Sylvia Denise Lebaron-Ramos is a solo practitioner in Kansas City, Kansas. She focuses her practice in family law and immigration law. She has two bachelor’s degrees—one from the Universidad Autonoma de Chihuahua in Chihuahua, Mexico and a Liberal Arts degree from the University of Missouri—Kansas City—and earned her J.D. at Washburn School of Law in Topeka, Kansas in just two years. A big thank you to Denise for answering our questions!
What have you done since law school and where do you work now? I completed an externship at Sharma-Crawford Law Offices in Kansas City, Missouri specializing in immigration law. Then, while preparing for the bar exam, I worked with a Temporary License with the attorney Thomas R. Fields doing criminal and worker’s compensation cases. After passing the bar I opened my own office in Kansas City, Kansas.
What do you enjoy most about what you do? What I enjoy the most is the people that I have the opportunity to help, the happiness on their faces when they are told that they can stay here in the U.S.A., and those who pass the citizenship examination and get their confirmation letter to their swearing-in ceremony as a U.S. citizen.
Has your path in law differed from your original expectations? If so, in what way? Law school was an amazing experience. When I was accepted I began making big plans for the future. When finally out and working I realized that what you learn in law school has very little to do with the actual practice of law. Realizing this has not made me change my plans of opening my own practice, it just has made it a bigger challenge than I thought it was going to be. However, thankfully I count on an amazing group of people who inspire, help and, when necessary, pick me up and keep me on my path, which already in this short year and a half has taught me so much and has only made it more clear to me that this is exactly where I am meant to be.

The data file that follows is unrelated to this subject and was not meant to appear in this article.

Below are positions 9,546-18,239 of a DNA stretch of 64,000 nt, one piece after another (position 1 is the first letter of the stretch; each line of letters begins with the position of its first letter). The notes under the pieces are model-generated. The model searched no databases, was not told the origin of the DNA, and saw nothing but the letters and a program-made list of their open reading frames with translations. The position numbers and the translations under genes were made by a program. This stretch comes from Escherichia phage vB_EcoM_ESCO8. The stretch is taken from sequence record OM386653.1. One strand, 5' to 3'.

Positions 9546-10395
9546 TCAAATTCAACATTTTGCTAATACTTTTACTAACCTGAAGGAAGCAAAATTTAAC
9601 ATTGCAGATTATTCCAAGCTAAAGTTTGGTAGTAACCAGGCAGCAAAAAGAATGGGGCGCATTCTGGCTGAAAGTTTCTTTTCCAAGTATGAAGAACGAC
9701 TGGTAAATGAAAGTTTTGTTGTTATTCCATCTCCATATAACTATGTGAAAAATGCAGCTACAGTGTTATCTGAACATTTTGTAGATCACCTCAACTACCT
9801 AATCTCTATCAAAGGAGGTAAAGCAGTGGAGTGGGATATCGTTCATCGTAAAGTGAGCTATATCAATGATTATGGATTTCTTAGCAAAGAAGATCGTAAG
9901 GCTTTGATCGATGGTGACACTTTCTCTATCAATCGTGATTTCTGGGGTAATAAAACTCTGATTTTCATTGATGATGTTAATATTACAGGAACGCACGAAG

What are your future professional goals? My future goal is to grow my practice, create a law practice that is focused on immigration law and all its different angles, a practice that includes knowledgeable attorneys that deal in all the different areas of law that affect the people that are wanting to grow and establish themselves, and their families, here in the United States.
How do you juggle your personal and professional lives? My number one priority has been my family, both during law school and every day since. I make sure that once I have left the office and I’m headed home, I de-stress by listening to good music and keep my mind off work so that when I get home to my family I am ready to see how their day has been, spend time with them as much as I can, and always make sure that they know that they are my most precious gift on this earth. “I work to live, not live to work” are words that I have engraved in my brain.
Tell us about your family. I was born and raised in Chihuahua, Mexico. I have 2 brothers and 6 sisters (we are 9 in total); my parents and all of my siblings and their families still live in Chihuahua. After my husband Luis and I got married; we moved to Kansas City for a job opportunity he received. This move was supposed to be for 5 years, but it has been 14. Kansas has been very good to us. Back in 2004 we were blessed with a healthy little boy, his name is Fabian, he is my world and my everyday reminder of how extremely blessed I really am. My husband and my son have been my support system through this amazing journey.
What advice would you give to other women either interested or already working in the law? My advice would be to ensure that your priorities are always in order, to make sure that you are happy doing what you are doing. This is not an easy career, but it so very rewarding. I would also tell them to take the good and shake off the bad. There will be days that everything goes as planned, maybe even better. But then there are days that go so bad that you don’t want to go back the next day. Shake those bad days off, learn from them and move forward. And always remember why you chose law, the basic reason, the real reason, and keep that in your focus. Don’t let the competitive atmosphere, the angry moments, the lost cases, or the frustrating clients make you forget.